ANCIENT GODDESS HATHOR STATUE
Statue of Hathor Protecting Psamtik This schist statue depicts Psammetik standing in a posture of prayer heavy black made in Egypt
WEIGHT LBS 7.04
HEIGHT 9.64 WIDTH 3.39 length 8.14 INCHES
1 in stock
Hathor, in ancient Egyptian religion, goddess of the sky, of women, and of fertility and love. Hathor’s worship originated in early dynastic times (3rd millennium BCE). The name Hathor means “estate of Horus” and may not be her original name. Her principal animal form was that of a cow, and she was strongly associated with motherhood. Hathor was closely connected with the sun god Ra of Heliopolis. Whose “eye” or daughter she was said to be. In her cult center at Dandarah in upper Egypt, she was worshiped with Horus.
HEIGHT 9.64 WIDTH 3.39 LENGTH 8.14 INCHES
HEIGHT 24.5 WIDTH 8.6 LENGTH 20.7 CENTIMETERS
WEIGHT 3195 GRAMS 7.04 LBS
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ANCIENT GIFTS GODDESS HATHOR STATUE
Ancient gifts goddess Hathor statue (Ancient Egyptian: ḥwt-ḥr “House of Horus”, Greek: Ἁθώρ Hathōr) was a major goddess in ancient Egyptian religion who played a wide variety of roles. As a sky deity, she was the mother or consort of the sky god Horus and the sun god Ra, both of whom were connected with kingship, and thus she was the symbolic mother of their earthly representatives, the pharaohs. She was one of several goddesses who acted as the Eye of Ra, Ra’s feminine counterpart, and in this form she had a vengeful aspect that protected him from his enemies. Her beneficent side represented music, dance, joy, love, sexuality and maternal care, and she acted as the consort of several male deities and the mother of their sons. These two aspects of the goddess exemplified the Egyptian conception of femininity. Hathor crossed boundaries between worlds, helping deceased souls in the transition to the afterlife.
Ancient gifts goddess Hathor was given the epithets “mistress of the sky” and “mistress of the stars”, and was said to dwell in the sky with Ra and other sun deities. Egyptians thought of the sky as a body of water through which the sun god sailed, and they connected it with the waters from which, according to their creation myths, the sun emerged at the beginning of time. This cosmic mother goddess was often represented as a cow. Hathor and Mehet-Weret were both thought of as the cow who birthed the sun god and placed him between her horns. Like Nut, Hathor was said to give birth to the sun god each dawn.
Hathor’s Egyptian name was ḥwt-ḥrw or ḥwt-ḥr. It is typically translated “house of Horus” but can also be rendered as “my house is the sky”. The falcon god Horus represented, among other things, the sun and sky. The “house” referred to may be the sky in which Horus lives, or the goddess’s womb from which he, as a sun god, is born each day.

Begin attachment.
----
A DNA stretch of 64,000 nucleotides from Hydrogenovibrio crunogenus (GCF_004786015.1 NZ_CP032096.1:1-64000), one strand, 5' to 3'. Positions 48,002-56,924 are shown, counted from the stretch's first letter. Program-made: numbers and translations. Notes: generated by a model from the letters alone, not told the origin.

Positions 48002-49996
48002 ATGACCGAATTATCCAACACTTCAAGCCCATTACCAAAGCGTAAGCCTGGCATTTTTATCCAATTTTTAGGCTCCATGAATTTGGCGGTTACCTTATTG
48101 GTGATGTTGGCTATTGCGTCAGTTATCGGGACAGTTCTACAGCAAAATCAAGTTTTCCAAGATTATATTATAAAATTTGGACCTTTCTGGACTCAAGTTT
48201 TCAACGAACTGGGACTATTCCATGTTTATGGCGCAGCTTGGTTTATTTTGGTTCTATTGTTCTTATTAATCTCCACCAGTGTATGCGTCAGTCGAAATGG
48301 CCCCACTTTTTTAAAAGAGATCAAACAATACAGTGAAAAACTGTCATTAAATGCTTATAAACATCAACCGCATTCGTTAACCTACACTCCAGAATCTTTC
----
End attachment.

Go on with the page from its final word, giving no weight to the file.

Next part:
ANCIENT GIFTS GODDESS HATHOR ( Solar goddess )
Hathor was a solar deity, a feminine counterpart to sun gods such as Horus and Ra, and was a member of the divine entourage that accompanied Ra as he sailed through the sky in his barque. She was commonly called the “Golden One”, referring to the radiance of the sun, and texts from her temple at Dendera say “her rays illuminate the whole earth.” She was sometimes fused with another goddess, Nebethetepet, whose name can mean “Lady of the Offering”, “Lady of Contentment”, or “Lady of the Vulva”. At Ra’s cult center of Heliopolis, Hathor-Nebethetepet was worshipped as his consort, and the Egyptologist Rudolf Anthes argued that Hathor’s name referred to a mythical “house of Horus” at Heliopolis that was connected with the ideology of kingship.
She was one of many goddesses to take the role of the Eye of Ra, a feminine personification of the disk of the sun and an extension of Ra’s own power. Ra was sometimes portrayed inside the disk, which Troy interprets as meaning that the Eye goddess was thought of as a womb from which the sun god was born. Hathor’s seemingly contradictory roles as mother, wife, and daughter of Ra reflected the daily cycle of the sun. At sunset the god entered the body of the goddess, impregnating her and fathering the deities born from her womb at sunrise: himself and the Eye goddess, who would later give birth to him. Ra gave rise to his daughter, the Eye goddess, who in turn gave rise to him, her son, in a cycle of constant regeneration.
Music, dance, and joy
Egyptian religion celebrated the sensory pleasures of life, believed to be among the gods’ gifts to humanity. Egyptians ate, drank, danced, and played music at their religious festivals. They perfumed the air with flowers and incense. Many of Hathor’s epithets link her to celebration; she is called the mistress of music, dance, garlands, myrrh, and drunkenness. In hymns and temple reliefs, musicians play tambourines, harps, lyres, and sistra in Hathor’s honor. The sistrum, a rattle-like instrument, was particularly important in Hathor’s worship. Sistra had erotic connotations and, by extension, alluded to the creation of new life.[3
|Dimensions||20.70 × 8.60 × 24.50 cm|
HANDMADE , MADE IN EGYPT